If the full moon rising in the East struck you as unusually large Saturday night, you would be right. It did loom larger than usual. Though it's hardly a scientific term, it is what's known as a "supermoon."
If the weather is clear where you are, it should be a sight to see. It happens because -- despite what our senses tell us -- the moon does not orbit us in a perfect circle. It follows a slightly elliptical path every month. At 11:35 p.m. EDT, say astronomers, it will come within 221,802 miles of us -- coincidentally about one minute before it's at its fullest.
The result: When the moon is closest to Earth, it appears 14 percent larger and 30 percent brighter than when it's farthest from us. Two weeks from now, on the opposite side of its orbit, it will be about 252,000 miles away.
Remember the numbers. They'll come in handy at the end of this story.
"The full Moon has a reputation for trouble," wrote Tony Phillips, an astronomer who maintains NASA's Science News site. "It raises high tides, it makes dogs howl, it wakes you up in the middle of the night with beams of moonlight stealing through drapes.
"If a moonbeam wakes you up on the night of May 5th, you might want to get out of bed and take a look."
But is there really anything "super" about it, beyond the spectacle? Astronomers say emphatically not. It may increase high tides in places by a few inches, but that's about it.
For all the folklore about full moons and madness ("lunacy"), social scientists have searched in vain for correlations between the moon and crime rates or admissions to psychiatric institutions.
So if the weather cooperates (check our weather page for a forecast), look outside -- fearlessly -- and drink in the moonlight. Many people say the best time to look is early evening, just as the moon is coming up over the horizon. You'll see the moon, pumpkin-colored, slowly rising in the East -- and, boy, will it look large.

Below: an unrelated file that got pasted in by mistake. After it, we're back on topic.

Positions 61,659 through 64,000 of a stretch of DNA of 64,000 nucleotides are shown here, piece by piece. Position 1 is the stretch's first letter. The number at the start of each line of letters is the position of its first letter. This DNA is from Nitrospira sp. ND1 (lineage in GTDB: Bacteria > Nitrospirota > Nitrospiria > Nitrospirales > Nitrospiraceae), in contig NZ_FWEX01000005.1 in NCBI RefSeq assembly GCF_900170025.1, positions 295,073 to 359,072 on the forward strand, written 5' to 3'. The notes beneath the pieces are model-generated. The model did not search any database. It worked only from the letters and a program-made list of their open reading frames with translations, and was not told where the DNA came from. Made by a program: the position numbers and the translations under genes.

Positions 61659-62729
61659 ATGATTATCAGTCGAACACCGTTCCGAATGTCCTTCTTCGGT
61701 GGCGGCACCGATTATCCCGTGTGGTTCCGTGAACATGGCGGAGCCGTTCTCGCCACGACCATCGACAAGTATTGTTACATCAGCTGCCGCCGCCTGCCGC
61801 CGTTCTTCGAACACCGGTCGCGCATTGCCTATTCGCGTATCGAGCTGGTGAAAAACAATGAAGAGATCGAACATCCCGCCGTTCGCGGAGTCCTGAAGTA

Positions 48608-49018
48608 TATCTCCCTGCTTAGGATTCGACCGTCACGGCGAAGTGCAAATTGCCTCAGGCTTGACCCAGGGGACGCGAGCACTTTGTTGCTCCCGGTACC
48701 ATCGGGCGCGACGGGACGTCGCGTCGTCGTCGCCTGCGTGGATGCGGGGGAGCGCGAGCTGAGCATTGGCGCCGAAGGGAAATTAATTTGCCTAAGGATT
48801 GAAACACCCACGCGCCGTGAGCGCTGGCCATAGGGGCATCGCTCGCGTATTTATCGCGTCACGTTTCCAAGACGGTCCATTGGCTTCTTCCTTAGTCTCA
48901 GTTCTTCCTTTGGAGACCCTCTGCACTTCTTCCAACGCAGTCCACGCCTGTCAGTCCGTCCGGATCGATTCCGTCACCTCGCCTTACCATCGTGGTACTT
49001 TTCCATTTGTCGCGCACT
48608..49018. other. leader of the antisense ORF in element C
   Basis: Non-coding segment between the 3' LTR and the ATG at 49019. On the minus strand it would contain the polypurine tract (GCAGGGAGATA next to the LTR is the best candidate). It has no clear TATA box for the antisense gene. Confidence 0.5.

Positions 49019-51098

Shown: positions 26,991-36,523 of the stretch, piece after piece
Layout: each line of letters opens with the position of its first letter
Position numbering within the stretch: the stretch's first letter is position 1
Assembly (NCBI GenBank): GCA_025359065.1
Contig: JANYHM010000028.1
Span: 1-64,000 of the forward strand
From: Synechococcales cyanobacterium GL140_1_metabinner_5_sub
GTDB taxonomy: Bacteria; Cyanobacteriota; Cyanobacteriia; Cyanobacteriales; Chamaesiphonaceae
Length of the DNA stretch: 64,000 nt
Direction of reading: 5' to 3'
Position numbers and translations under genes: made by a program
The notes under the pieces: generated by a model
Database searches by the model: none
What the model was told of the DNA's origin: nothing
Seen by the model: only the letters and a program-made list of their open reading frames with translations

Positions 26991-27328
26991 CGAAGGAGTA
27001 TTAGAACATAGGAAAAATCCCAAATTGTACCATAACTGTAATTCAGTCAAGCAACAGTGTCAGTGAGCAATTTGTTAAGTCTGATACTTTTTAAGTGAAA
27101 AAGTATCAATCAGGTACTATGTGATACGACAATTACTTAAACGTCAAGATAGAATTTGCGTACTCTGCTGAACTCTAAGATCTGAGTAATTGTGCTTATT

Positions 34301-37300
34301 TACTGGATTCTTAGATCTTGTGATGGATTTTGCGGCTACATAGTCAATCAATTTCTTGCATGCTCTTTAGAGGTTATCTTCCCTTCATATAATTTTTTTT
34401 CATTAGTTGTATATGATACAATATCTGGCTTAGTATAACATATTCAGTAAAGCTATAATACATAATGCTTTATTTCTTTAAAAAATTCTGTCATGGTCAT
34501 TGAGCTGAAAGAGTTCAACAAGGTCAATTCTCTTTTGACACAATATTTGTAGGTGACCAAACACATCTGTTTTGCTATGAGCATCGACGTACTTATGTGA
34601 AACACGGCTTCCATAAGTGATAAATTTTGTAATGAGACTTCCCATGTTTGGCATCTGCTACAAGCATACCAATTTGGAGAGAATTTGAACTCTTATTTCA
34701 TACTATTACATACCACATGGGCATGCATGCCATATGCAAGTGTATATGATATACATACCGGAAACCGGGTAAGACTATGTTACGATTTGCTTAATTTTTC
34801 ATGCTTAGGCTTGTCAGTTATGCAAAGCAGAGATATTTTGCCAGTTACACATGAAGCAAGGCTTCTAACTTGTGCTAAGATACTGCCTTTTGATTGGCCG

It is, in fact, no larger in the sky than when it's overhead, but our minds fool us, perhaps because we have a reference point -- something on the horizon -- that we lack when it is high among the stars.
"For instance," said Phillips in an email, "when you see the moon in close proximity to a tree, your brain will miscalculate the distance to the moon, mentally bringing it closer (like the tree) and thus making it bigger. It seems so real, but this beautiful illusion is all in our minds."
We said it would be useful to remember the moon's changing distance from Earth, and here's why:
Two weeks from now, on the afternoon of May 20, the moon will be in its new phase, passing between Earth and the sun.
The result will be a solar eclipse -- one that will be visible in a strip of the Western United States, stretching southeastward from the Oregon-California border to Lubbock, Texas.
It should be a spectacular sight, visible from Reno, Albuquerque, Zion National Park and parts of the Grand Canyon -- but it won't be the kind of eclipse you most often see pictured.
Recall that on Saturday the moon, at perigee, will appear 14 percent larger? On May 20, it will seem 14 percent smaller -- in other words, not quite enough to block the sun.
The result will be what's known as an annular eclipse. A blindingly-bright ring of sun ("ring" in Latin is "annulus") will surround the black disc of the moon.
Still worth a trip if you're inclined, but a bit less "super" than other such sights. It's the price we'll pay for a big, bright "supermoon" this weekend.